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November 2010

This dysfunctional family comedy makes for a terrific season opener.

  The dysfunctional family comedy Keeping Faith is a terrific choice for Twin Beach Players’ season opener. When well-meaning parents kidnap their own daughter to frustrate her May-September romance, it’s high-stakes drama in a low-rent motel. The plot, inspired by a 2007 news sensation, requires only four solid actors and a simple space that lends itself well to cheapening. The Holland Civic Center fills the bill beautifully, and the cast is nearly there.

South of the Mason-Dixon line, ham rules the Thanksgiving feast

Full disclosure: I’m not a fan of green eggs — or ham. In spite of Sam’s urgings, I say ham is a good chunk of pork wasted, no matter if it’s smoked, spiced, spiraled or, heaven forbid, stuffed. Stuffing belongs in turkeys. Maybe a pork chop. But never a ham. Try it? No way, I sniffed.  Even after more than two decades living in Calvert County, I still turned my nose at the locally celebrated gastronomical confusion known as Southern Maryland stuffed ham. I never got close to one, never even set eyes on one.

Chesapeake Country Chefs share their recipes for signature Thanksgiving side dishes — and more

There’s going to be turkey, you can bet on it, writes Richard Whelan, general manager at Pirates Cove. Whether you’re going to a friend’s or relative’s house, or, maybe they are all coming to your house, chances are there is going to be a big fat roasted turkey in your future come Thanksgiving. That’s why we call it Turkey Day. Maybe even a ham. A good, salty, country ham if you’re lucky.

While touch and go at first, I now know my veggies — and how to cook them

Remember me? And my journey? For the past six months I’ve navigated Solomon’s Island Road every Thursday to restock my kitchen with the week’s produce that came in my share of the Community-Supported Agriculture farm I joined in April.

The National Aquarium is looking for a manatee with a bad sense of direction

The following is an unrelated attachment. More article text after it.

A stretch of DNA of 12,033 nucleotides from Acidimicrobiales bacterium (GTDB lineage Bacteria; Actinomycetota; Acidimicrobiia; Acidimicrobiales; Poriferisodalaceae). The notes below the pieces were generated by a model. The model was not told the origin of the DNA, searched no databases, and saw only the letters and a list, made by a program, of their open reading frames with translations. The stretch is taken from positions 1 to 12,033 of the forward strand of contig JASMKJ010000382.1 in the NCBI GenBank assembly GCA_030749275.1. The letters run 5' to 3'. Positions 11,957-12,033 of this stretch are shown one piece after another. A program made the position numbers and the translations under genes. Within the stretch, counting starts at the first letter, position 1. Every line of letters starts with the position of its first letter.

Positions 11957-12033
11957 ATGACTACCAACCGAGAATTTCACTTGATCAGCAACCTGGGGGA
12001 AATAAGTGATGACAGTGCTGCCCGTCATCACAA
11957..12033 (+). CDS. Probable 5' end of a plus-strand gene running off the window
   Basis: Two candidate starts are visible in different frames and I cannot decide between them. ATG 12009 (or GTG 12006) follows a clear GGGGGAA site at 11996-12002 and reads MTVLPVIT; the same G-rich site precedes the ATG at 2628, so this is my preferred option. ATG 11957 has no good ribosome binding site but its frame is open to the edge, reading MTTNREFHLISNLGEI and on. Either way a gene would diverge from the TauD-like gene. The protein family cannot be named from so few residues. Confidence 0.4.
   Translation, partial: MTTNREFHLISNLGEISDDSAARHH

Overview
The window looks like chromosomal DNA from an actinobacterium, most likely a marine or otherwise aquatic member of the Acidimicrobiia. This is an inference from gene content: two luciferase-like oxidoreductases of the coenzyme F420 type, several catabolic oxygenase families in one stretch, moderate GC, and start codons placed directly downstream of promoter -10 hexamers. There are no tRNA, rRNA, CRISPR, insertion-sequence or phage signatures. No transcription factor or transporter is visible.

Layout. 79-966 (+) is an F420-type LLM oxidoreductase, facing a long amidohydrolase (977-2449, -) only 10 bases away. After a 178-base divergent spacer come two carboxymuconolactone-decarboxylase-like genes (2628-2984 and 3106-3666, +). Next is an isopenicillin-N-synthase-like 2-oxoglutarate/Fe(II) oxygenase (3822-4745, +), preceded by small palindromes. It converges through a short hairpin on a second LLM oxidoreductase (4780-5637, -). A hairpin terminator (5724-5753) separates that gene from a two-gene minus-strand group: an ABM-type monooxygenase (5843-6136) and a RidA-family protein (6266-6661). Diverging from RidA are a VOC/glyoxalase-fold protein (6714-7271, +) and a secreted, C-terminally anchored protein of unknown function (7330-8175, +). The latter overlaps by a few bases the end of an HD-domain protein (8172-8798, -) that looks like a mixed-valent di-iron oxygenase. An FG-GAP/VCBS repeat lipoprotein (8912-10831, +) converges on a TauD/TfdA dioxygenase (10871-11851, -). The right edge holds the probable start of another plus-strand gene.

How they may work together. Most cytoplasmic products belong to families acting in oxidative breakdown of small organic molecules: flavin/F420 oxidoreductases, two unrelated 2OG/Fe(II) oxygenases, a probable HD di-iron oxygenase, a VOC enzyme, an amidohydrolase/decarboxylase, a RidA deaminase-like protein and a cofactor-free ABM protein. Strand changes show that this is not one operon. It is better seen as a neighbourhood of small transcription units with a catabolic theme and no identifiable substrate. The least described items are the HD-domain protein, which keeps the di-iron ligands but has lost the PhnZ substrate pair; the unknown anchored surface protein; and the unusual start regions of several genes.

If there is a manatee swimming in the Middle Branch of the Upper Patapsco, it must be cold. The sub-tropical marine mammal was reported in mid-October. Since then, nothing — despite a plea to boaters for updates. “With this one we haven’t been able to confirm an actual sighting ourselves with photographic evidence,” says Baltimore National Aquarium’s media/public relations director Jen Bloomer.
Dear Bay Weekly: A while back I read an article written by Amy Russell regarding Community Supported Agriculture. She had mentioned something about a specific website that offered a searchable ingredient list for common CSA foods. I would like to know the address. –Nicole Reed: jpreed30@hotmail.com
Dear Bay Weekly: At last, my laziness has been given the stamp of approval, at least by the scientists trying to save our precious Chesapeake Bay.

How I plan to rise to the occasion of another Thanksgiving

In the harried countdown to one Thanksgiving feast, my younger son dubbed me The Frenzied Cook. Sad to say, I deserve the name. Planning ahead is not my strength. I’m captive of the moment, slave to impulse. That brisk Thanksgiving morning, after a walk in the woods, I’d indulged in a nap by the fireplace. Once I moved into the kitchen, the frantic rattling of pots and pans that ensued could have made me songwriter Charles Calhoun’s inspiration for Shake, Rattle and Roll. Instead, I inspired my sobriquet.

Evil makes good in this amusing superhero farce.

Megamind (Will Ferrell: The Other Guys) is the brainiac supervillain of Metro City. He terrorizes the town in his repetitive quest to defeat superpowered arch nemesis and golden boy Metro Man (Brad Pitt: Inglourious Basterds). That is, until the villain finally knocks the hero out of the picture. Finally, Megamind owns the town, but without a rival to challenge him the fun is gone. So Megamind creates Tighten (Jonah Hill: Get Him to the Greek) as a new super-powered foil to recharge villainy’s verve.

Jupiter and Venus bookend the edges of darkness

Darkness comes early, as we settle into Standard Time, with the sun setting around 4:55 at week’s end. We passed the mid-point of autumn early this month, and now we shed daylight fast in the march toward winter solstice. Every day until then, we shed almost a minute of sunlight each afternoon, and in the morning, when the sun rises around 6:45 at week’s end, we lose more than a minute each day.